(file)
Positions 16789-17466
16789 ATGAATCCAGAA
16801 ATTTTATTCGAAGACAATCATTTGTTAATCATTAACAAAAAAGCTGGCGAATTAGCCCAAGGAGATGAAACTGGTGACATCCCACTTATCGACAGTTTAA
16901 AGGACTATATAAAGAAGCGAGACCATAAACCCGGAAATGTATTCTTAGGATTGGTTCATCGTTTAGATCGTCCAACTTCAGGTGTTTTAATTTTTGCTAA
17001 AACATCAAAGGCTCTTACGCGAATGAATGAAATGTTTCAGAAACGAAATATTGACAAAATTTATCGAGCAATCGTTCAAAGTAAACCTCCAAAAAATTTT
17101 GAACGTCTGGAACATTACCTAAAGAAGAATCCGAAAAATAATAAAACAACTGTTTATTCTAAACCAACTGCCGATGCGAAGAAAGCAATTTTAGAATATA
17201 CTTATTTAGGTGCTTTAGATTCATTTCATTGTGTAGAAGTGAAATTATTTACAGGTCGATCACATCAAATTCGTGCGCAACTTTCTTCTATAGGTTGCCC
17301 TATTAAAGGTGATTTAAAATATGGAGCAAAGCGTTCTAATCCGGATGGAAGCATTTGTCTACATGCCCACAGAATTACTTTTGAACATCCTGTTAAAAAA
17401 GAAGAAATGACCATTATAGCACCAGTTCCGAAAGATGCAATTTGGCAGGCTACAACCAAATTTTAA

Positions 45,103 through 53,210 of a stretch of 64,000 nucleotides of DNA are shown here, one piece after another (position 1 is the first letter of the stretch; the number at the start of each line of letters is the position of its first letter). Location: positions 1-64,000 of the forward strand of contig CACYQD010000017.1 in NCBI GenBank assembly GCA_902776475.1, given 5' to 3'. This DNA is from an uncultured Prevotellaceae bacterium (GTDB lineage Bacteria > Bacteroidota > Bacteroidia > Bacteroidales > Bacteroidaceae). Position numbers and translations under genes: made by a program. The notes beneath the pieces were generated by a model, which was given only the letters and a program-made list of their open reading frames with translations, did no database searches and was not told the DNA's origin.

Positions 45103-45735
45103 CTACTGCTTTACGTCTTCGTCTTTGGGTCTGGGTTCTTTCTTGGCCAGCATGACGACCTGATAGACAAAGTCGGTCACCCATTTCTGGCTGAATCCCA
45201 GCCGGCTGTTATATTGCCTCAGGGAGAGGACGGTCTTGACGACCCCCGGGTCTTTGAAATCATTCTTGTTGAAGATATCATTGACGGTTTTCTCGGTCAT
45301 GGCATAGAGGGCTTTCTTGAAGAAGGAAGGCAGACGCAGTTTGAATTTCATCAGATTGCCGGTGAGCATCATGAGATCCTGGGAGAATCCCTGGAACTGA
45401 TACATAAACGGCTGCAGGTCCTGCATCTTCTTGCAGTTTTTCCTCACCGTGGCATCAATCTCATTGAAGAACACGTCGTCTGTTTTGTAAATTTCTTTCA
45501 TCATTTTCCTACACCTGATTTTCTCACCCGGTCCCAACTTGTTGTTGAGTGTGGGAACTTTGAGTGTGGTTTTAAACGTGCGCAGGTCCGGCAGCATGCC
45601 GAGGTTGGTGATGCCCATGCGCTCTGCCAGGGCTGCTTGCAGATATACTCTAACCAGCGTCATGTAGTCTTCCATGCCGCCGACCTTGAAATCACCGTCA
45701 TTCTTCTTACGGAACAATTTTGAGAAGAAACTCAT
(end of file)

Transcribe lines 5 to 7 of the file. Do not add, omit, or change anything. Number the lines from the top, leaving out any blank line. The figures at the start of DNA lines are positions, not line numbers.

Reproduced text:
17001 AACATCAAAGGCTCTTACGCGAATGAATGAAATGTTTCAGAAACGAAATATTGACAAAATTTATCGAGCAATCGTTCAAAGTAAACCTCCAAAAAATTTT
17101 GAACGTCTGGAACATTACCTAAAGAAGAATCCGAAAAATAATAAAACAACTGTTTATTCTAAACCAACTGCCGATGCGAAGAAAGCAATTTTAGAATATA
17201 CTTATTTAGGTGCTTTAGATTCATTTCATTGTGTAGAAGTGAAATTATTTACAGGTCGATCACATCAAATTCGTGCGCAACTTTCTTCTATAGGTTGCCC